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Florida Legislature May See Changes in the Chamber After November

By: Troy Kinsey Email
By: Troy Kinsey Email

Tallahassee, Florida- August 20, 2012

For politicians who have built their careers on being long-winded, it's a bit of a problem.

If there's a controversial bill up for debate, chances are good there'll be a time limit. A rule Tallahassee's Republican leaders aren't shy about invoking on every issue from election reform to abortion. The ticking clock, along with the right to fast-track legislation, is a luxury you get when you have a supermajority.

Republicans hold more than two-thirds of all the seats in the House and Senate, giving them extraordinary power to push through their agenda. But, with Florida's political map looking more competitive in November, political consultant Kevin Cate is predicting the GOP supermajority is about to be wiped out.

"I don't think anyone believes that the Democrats are going to come into power at the state level in this next election. What's going to happen, if you don't have a supermajority, then all of a sudden, the Tea Party agenda doesn't become paramount, and Democrats and Republicans can start to work together again," said Cate.

Cate's put together an ad for the Florida Democratic Party, a key part of an aggressive campaign to win back anywhere from four to eight legislative seats.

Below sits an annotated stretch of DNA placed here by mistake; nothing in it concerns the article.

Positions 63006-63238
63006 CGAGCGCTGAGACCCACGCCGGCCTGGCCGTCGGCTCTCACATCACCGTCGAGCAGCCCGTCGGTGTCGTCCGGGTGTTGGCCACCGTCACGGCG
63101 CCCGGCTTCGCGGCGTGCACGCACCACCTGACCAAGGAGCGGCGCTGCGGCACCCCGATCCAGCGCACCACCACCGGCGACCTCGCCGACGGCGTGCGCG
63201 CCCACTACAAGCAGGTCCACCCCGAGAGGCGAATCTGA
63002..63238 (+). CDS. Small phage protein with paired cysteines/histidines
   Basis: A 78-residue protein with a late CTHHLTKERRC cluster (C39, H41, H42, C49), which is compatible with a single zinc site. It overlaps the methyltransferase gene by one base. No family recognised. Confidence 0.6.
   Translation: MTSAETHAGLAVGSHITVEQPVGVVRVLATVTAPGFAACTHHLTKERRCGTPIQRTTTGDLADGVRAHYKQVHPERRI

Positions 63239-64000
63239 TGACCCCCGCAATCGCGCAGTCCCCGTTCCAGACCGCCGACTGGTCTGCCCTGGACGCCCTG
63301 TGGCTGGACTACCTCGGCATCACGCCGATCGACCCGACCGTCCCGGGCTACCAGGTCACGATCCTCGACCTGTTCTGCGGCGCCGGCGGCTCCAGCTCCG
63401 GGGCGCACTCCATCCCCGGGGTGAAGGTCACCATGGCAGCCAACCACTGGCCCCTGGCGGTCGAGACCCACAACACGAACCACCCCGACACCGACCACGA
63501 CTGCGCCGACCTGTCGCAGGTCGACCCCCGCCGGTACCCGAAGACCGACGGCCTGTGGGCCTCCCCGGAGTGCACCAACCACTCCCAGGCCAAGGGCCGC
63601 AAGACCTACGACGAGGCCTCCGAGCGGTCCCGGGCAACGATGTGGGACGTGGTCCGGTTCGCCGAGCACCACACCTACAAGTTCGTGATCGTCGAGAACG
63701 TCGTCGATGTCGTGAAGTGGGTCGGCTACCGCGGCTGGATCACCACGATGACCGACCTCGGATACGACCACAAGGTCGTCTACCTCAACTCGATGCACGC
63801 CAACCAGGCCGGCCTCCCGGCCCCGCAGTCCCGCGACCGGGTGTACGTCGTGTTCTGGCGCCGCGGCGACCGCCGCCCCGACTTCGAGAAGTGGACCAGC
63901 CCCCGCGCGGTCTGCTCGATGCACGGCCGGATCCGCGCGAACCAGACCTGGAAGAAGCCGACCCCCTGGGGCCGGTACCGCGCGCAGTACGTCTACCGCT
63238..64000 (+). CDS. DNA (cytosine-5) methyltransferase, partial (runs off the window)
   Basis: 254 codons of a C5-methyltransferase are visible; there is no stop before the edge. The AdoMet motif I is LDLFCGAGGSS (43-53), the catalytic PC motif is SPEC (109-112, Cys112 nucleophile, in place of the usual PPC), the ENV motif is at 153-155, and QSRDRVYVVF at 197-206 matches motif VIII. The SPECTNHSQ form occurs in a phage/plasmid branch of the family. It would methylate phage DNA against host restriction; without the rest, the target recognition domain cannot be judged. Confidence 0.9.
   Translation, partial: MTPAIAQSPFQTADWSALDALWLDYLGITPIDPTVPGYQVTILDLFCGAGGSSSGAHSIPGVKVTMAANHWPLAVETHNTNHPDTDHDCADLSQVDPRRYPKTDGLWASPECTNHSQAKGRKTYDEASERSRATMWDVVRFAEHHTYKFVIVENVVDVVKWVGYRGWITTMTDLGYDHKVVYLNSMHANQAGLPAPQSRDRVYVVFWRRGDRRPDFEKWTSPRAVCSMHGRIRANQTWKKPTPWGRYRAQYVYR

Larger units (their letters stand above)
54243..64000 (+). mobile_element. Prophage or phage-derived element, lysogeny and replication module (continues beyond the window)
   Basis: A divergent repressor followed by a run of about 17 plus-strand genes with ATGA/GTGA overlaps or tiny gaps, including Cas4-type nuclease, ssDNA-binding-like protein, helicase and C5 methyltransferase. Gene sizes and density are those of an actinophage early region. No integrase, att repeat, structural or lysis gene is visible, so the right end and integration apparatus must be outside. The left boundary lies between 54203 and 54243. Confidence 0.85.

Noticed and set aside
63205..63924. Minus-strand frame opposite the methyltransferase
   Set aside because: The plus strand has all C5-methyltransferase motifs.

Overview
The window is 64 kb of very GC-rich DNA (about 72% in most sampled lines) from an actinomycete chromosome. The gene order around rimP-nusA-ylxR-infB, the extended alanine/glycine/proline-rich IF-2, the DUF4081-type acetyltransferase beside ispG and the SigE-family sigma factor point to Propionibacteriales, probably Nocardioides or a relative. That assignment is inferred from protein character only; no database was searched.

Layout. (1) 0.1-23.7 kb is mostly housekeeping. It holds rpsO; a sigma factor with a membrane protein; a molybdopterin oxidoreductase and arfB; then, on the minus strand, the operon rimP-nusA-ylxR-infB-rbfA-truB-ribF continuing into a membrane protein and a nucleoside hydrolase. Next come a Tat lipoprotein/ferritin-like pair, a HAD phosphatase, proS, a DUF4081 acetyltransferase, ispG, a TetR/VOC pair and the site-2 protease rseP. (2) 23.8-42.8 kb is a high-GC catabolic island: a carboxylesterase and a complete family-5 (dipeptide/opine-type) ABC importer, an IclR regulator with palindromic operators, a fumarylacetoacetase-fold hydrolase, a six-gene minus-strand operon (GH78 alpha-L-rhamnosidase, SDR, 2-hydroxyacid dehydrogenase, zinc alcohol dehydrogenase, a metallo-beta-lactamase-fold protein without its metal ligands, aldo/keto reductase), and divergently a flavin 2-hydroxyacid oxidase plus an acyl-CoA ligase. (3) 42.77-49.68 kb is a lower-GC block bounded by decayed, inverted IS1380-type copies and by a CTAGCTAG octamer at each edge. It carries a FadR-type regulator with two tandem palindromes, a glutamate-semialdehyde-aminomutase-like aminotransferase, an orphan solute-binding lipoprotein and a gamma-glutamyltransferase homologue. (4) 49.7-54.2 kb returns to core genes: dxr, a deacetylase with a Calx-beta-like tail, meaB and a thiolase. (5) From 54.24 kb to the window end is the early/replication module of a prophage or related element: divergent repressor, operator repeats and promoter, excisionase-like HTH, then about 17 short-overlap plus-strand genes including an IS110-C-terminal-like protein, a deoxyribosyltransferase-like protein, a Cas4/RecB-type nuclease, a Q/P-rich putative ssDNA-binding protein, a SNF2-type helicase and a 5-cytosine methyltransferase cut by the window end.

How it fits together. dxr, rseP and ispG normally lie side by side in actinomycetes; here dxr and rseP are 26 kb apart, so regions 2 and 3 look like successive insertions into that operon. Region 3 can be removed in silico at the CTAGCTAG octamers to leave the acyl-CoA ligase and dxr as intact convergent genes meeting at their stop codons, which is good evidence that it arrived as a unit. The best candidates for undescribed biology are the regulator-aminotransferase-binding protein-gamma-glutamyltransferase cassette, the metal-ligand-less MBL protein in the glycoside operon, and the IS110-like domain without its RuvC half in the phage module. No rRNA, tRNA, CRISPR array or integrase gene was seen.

In politics, almost nothing is permanent - not least of all a supermajority.

Florida's changing demographics, combined with redistricting, are giving Democrats a prime opportunity to mount a comeback.

But, for their part, Republicans aren't blinking, at least not in the Senate, where GOP strategist Pete Dunbar is optimistic about his party's chances.

The supermajority could hinge on the outcome of two races - one in southeast Florida, the other near Daytona Beach.

"You can pretty much dictate where the voting majorities are going to deliver, both for the Democrats and the Republicans, and we have two very, I think, hotly-contested, sort of, independent, seats where it could go either way, and it will all come down to those two seats, in my opinion," said Dunbar.

Republicans captured their supermajority just two years ago on the wave of a massive turnout by voters aligned with the Tea Party.


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